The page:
Stream Orchid Sighted for First Time Since 2011Conservation
In May 2023, a Catalina Island Conservancy plant survey proved especially productive, resulting in the sighting of a plant for the first time since 2011.
Kevin Alison, Rare Plant Ecologist, Catalina Island Conservancy
The Catalina Island Conservancy conservation team has performed surveys throughout the season, capitalizing on the exceptional growth brought on by a rainy winter. In May 2023, one of these surveys proved especially productive, culminating in the first documented sighting of the stream orchid (Epipcatis gigantea) on Catalina in more than a decade.
In the spring, the plant will emerge from the soil with long green leaves and a showy array of light red and yellow flowers streaked with light-brown veins. This species is a true orchid belonging to the Orchidaceae family.
This native perennial species is found in areas with fresh water, so the plant team headed to running water to look for it. It grows in wet areas, like riverbanks, streams, and seeps. So far, scientists have only seen this plant growing along running water with saturated soils. Some plants have also been found happily growing with rhizomes – or root stalks – in running water.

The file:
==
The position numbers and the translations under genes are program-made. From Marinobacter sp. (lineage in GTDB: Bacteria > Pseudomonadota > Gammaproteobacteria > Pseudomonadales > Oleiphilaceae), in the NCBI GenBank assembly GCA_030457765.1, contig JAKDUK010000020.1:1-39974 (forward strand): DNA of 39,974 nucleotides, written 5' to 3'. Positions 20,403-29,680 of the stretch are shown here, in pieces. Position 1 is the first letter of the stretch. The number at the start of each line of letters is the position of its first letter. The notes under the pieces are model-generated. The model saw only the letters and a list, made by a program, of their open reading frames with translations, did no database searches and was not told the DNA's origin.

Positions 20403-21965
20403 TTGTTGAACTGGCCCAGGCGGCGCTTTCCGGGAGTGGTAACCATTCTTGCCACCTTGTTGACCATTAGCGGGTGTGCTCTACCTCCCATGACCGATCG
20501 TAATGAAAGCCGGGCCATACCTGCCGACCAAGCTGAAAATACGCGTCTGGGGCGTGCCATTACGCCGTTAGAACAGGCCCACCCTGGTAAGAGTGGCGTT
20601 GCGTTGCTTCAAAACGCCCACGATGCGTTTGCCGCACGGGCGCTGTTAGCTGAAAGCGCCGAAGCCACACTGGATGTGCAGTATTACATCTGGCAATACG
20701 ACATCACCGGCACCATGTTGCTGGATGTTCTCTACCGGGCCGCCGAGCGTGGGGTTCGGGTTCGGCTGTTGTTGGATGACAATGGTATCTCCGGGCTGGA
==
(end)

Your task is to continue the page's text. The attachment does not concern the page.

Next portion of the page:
“I like to say they prefer their feet wet and their face to the sun,” said Conservancy Rare Plant Ecologist Kevin Alison.
The stream orchid can be seen across the mainland but is considered uncommon. It was first discovered on Catalina Island in 2011, only found in one canyon.
“Though it doesn’t have a rare species listing, its singular population on Catalina warrants conservation efforts to ensure it is not lost from the Island,” said Alison.
He noted that the few plants that he saw appear healthy, though they are still within a single watershed and in smaller numbers than described in 2011.
“To ensure continued conservation of this plant, the team collected rhizomes cuttings from each population to grow them at the Ackerman Native Plant Nursery,” explained Alison. “This method is called ex-situ conservation, to ensure we have a healthy representation of plants outside of the wild population to use as a resource for restoration.”